One could hardly expect a repeat of last year’s drama, when Max Wong defeated Arnold Wong in a sudden-death play-off, but when the draw came out for this year’s event the keen observer could see that if Wong, seeking his fifth win, were to falter, there were an unusual number of possible winners. The field included six past champions - formidable veterans like Doug Williams, Tim Orgill, John Ball and Tony Taylor - as well as five young lions in the form of Leonard Ho, Jeffrey Wang, Andrew Tsui, Alec Jewkes and Nicholas Brown. Kelvin Inge, a former strokeplay champion, and the evergreen Terry Collins completed the 16 that made it through to the matchplay stage.
Williams had played sub-par golf in his preparation for this championship and he duly sailed past Ball and Inge to reach the semi-final. Those who prayed for Max’s demise were to be disappointed. He was three and four-under-par respectively in despatching Taylor and the powerful Jewkes to reach the other semi-final. Jewkes was particularly unfortunate; his was a near-par round and yet he was beaten by 5&3.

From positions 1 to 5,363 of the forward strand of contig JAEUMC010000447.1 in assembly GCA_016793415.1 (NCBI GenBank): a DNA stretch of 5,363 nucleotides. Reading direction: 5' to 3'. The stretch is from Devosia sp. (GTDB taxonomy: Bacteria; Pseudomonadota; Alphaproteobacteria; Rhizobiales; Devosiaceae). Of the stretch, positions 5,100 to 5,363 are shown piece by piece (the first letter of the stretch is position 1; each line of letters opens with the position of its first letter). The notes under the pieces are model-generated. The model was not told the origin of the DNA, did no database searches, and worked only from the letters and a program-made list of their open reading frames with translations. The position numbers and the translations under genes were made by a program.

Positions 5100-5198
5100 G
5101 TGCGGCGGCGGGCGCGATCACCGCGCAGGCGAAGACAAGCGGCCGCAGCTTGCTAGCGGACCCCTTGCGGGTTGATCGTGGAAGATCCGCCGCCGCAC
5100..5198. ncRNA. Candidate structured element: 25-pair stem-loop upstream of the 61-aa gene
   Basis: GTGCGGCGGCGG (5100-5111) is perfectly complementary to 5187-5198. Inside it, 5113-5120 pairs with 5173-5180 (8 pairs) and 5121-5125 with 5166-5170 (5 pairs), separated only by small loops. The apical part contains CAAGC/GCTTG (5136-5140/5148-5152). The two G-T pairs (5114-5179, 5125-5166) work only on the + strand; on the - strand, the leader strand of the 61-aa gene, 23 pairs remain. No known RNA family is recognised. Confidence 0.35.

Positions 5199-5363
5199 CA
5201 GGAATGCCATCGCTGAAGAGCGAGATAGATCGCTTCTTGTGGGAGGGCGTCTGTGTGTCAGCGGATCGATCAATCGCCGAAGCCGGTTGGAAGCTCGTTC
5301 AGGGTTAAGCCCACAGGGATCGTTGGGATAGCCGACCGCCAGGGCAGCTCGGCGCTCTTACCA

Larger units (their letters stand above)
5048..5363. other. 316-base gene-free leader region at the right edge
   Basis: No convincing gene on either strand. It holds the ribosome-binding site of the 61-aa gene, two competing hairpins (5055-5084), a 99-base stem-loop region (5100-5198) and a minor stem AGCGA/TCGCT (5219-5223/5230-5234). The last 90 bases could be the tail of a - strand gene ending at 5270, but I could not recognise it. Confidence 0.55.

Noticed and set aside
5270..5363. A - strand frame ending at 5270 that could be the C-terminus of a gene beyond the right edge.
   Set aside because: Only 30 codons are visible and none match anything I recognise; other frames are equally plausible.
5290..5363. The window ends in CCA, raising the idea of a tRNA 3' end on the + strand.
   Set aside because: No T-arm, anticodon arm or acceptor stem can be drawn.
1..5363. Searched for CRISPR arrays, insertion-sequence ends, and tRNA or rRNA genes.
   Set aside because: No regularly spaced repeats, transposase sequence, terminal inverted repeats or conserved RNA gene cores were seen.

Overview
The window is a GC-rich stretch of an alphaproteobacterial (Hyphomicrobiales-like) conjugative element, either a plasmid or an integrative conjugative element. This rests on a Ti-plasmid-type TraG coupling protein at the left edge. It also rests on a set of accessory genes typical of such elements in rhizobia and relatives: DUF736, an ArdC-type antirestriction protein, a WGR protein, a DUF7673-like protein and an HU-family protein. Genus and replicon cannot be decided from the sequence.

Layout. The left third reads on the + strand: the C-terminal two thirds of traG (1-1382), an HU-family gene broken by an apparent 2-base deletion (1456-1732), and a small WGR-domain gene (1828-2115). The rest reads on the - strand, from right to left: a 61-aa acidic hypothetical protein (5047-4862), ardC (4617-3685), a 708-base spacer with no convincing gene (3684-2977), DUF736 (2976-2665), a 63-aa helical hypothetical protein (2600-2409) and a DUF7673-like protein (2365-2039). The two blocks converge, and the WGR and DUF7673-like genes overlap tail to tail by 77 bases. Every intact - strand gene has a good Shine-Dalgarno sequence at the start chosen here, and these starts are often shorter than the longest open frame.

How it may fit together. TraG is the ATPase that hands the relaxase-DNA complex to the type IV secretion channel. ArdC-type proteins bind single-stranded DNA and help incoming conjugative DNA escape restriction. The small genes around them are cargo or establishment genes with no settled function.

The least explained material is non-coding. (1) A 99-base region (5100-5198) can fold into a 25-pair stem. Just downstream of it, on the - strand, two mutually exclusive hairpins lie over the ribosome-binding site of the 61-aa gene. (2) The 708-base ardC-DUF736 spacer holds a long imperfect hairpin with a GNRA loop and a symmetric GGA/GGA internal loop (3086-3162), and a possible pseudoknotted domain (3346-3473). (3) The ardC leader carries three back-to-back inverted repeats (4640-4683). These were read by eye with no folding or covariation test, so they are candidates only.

Williams’ steady play and impeccable short game saw him beat Wang by 3 & 2, and Max defeated Orgill in the other match. A poor start hung a millstone round Orgill’s neck but he fought manfully until a birdie-eagle finish by Max on holes 13 and 14 closed out the game.
After some overnight rain, Sunday dawned warm but breezy. Would Williams fill this one gap in his golfing résumé by beating Wong? For first 12 holes in the morning, Doug was implacable, saving strokes in a way that would have made Phil Mickelson proud. Wong’s game was a little slack by his high standards, and he was three-over-par with but a single birdie through 11 holes.
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